Vantage point

Monday, October 30, 2006

The Unbearable Lightness of Being

If you've read Milan Kundera's classic novel, you will completely understand my skepticism as I picked up the DVD and examined it quizzically. How could anyone be audacious enough to presume he could actually make a film on 'The Unbearable Lightness of Being?". So much of the magic in Kundera's writing is in his observational philosophical expositions. So much of the book's central import came from how Kundera wrote about lightness and weight. Could any film ever capture that?

This film didn't exactly capture it. But then to its credit, it didn't try to. At least not in a way that would make it seem like the director tried too hard. I was half-expecting some sort of narration or voiceover, but fortunately there was no such thing. The film just tells the story of Tomas, Tereza and Sabina. And even just the story is enough to make it a good film. And even telling the story faithfully manages to convey the book's central consciousness.

The casting is almost perfect. Daniel Day Lewis is almost a perfect Tomas, in his sincerity, intensity, integrity as well as his suave flirtations. Len Olin wears Sabina like a second skin. Even the dog chosen to play Karenin is just apt. But the most on-target performance was by Juliette Binoche. She is the perfect Tereza and I am sure even Kundera could not have imagined a better portrayal.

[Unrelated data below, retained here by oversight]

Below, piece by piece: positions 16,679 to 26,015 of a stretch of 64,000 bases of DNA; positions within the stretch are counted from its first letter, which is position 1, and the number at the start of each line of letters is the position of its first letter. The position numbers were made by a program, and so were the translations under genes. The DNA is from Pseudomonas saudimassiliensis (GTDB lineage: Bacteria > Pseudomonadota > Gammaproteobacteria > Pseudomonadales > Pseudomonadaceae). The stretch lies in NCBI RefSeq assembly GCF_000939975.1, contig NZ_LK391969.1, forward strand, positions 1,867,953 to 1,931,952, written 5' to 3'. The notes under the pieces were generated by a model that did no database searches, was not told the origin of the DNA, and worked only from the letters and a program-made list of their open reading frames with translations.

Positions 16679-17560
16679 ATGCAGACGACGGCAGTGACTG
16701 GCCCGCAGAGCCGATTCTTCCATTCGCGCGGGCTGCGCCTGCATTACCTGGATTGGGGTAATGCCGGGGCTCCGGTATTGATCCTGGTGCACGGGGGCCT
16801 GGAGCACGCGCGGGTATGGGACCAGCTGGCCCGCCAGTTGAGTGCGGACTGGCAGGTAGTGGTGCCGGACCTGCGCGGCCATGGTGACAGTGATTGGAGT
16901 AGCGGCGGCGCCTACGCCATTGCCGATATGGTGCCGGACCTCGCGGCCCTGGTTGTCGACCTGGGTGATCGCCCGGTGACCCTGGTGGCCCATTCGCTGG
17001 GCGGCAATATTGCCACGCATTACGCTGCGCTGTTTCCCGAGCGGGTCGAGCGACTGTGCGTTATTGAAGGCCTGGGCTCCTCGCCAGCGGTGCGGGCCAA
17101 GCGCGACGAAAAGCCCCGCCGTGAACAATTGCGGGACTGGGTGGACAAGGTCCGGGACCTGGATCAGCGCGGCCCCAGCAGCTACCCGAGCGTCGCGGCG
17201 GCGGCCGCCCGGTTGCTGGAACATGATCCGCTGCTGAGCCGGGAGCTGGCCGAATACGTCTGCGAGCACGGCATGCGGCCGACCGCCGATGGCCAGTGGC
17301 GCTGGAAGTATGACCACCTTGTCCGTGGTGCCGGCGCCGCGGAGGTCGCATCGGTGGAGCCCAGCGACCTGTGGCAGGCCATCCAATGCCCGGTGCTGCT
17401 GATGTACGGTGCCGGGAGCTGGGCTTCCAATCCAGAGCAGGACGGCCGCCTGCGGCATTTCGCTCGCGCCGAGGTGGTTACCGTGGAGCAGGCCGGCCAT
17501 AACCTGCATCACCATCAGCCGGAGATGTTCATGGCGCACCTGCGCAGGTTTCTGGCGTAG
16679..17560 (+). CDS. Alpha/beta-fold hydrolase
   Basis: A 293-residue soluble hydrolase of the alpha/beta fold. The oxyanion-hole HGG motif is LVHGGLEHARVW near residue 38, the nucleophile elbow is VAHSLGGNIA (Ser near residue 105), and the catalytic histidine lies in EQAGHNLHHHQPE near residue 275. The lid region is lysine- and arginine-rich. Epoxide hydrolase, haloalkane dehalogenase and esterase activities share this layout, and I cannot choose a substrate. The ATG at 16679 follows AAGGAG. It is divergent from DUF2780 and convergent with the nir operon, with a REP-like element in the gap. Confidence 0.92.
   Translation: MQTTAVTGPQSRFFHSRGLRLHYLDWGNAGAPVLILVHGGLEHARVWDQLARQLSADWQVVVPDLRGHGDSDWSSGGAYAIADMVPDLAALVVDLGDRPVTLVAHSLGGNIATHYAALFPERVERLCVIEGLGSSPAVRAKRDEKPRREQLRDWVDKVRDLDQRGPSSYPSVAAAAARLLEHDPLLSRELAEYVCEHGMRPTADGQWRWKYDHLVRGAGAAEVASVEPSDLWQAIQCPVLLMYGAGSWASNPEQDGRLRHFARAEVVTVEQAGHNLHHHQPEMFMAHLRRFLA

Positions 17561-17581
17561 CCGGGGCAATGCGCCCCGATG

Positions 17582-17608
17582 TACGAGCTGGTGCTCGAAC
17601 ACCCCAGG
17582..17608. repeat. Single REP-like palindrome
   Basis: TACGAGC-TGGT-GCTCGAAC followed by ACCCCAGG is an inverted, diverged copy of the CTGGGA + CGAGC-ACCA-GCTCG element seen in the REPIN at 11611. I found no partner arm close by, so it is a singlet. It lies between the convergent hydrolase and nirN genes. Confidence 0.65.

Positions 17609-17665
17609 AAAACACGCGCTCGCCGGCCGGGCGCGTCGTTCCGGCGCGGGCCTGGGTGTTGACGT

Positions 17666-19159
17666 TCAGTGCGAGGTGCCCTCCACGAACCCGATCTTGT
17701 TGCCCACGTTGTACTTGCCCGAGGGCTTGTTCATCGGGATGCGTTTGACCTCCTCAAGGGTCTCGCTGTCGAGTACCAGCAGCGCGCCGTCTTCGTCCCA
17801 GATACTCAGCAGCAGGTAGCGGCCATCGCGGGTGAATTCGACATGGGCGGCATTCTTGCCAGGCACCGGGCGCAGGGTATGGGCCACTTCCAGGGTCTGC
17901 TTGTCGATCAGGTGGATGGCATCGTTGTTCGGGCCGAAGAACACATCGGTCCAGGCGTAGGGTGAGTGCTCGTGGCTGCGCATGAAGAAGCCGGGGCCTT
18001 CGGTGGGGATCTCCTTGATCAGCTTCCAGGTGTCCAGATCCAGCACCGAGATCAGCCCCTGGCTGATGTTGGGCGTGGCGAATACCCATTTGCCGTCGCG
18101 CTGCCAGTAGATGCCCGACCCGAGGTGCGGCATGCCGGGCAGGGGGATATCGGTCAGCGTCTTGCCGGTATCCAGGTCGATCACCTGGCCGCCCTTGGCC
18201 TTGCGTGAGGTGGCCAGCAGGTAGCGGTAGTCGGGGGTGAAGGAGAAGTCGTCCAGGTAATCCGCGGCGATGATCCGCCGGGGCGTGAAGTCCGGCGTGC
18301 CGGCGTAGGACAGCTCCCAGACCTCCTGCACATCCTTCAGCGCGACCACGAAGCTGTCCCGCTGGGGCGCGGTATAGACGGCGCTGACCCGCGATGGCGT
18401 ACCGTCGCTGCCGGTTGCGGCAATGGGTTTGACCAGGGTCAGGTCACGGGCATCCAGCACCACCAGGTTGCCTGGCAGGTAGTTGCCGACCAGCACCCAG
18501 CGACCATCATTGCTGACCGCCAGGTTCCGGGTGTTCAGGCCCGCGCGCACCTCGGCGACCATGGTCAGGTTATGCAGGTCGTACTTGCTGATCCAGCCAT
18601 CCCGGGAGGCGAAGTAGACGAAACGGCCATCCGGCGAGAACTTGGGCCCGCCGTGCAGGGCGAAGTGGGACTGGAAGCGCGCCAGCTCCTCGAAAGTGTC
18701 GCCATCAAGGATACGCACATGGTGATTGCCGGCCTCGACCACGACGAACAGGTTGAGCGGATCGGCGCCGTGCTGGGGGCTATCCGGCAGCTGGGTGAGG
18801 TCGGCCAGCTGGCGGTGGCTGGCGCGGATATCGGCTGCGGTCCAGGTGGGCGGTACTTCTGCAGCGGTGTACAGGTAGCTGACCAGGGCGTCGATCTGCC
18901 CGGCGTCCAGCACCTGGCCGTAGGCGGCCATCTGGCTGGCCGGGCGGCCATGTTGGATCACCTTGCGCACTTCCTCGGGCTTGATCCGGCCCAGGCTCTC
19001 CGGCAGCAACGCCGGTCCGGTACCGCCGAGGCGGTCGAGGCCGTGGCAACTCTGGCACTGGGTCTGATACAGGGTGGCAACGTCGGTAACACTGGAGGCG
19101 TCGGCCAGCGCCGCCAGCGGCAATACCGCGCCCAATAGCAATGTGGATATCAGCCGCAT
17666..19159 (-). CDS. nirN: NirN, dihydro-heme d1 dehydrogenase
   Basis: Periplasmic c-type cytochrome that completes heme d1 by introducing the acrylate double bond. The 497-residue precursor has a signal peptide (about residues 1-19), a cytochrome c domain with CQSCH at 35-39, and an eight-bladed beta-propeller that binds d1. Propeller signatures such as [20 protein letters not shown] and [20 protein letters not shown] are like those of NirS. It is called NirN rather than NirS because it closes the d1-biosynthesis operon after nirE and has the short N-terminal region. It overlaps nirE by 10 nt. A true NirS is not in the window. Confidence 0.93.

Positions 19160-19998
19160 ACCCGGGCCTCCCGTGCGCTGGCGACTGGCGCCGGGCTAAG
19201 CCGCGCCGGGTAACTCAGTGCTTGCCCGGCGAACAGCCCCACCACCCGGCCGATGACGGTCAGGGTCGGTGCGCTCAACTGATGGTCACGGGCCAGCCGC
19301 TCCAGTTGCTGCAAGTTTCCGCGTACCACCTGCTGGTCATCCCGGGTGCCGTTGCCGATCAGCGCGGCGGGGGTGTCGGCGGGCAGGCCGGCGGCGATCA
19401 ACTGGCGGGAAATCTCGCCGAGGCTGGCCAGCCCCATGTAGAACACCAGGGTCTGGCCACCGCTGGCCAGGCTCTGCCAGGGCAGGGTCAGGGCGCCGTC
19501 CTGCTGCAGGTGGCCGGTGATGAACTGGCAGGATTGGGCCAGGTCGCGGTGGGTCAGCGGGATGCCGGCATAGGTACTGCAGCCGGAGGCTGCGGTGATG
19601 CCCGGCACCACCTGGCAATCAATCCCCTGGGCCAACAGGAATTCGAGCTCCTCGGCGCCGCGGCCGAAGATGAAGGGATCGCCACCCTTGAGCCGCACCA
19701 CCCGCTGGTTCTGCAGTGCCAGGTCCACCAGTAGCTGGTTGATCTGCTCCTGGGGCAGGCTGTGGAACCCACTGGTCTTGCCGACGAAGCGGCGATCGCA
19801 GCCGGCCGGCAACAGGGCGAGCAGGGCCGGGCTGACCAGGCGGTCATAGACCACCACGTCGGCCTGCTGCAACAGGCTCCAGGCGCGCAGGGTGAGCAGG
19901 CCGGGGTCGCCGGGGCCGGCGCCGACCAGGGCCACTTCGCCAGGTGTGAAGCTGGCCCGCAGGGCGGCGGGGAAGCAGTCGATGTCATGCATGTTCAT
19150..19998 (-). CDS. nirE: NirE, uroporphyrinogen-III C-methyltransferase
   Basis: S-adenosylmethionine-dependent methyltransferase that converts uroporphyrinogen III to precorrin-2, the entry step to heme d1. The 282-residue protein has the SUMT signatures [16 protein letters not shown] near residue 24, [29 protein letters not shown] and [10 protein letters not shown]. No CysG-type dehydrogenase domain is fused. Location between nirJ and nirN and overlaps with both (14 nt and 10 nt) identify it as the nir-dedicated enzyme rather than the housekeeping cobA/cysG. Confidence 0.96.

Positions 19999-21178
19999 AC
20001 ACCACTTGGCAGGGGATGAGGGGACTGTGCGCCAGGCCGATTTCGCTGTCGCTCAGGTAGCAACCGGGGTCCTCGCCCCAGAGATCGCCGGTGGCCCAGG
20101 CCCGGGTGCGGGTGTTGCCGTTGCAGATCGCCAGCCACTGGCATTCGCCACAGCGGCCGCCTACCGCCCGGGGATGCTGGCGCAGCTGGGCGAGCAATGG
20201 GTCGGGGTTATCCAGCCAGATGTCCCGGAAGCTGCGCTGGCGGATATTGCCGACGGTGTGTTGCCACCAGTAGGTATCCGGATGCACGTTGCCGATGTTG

The film does not have many intense or long-winding dialogues and the actors make brilliant use of their facial expressions as well as body language to flesh out the characters faithfully. They are assisted by a seamless screenplay and crisp editing, especially in the final scenes when the linear chronology is abandoned to triumphant effect.

As expected, the film has many love scenes, and all of them are sensuously erotic, and not pedestrian and contrived like in Hollywood. One particular scene featuring Sabina and Tereza, which is technically not even a love scene but more slumber-party-pillow-fight-like in nature, is brilliantly done and both Olin and Binoche excel in portraying the right emotions.

This film is a perfect narration of the story on The Unbearable Lightness.. and any Kundera fan must watch it at once.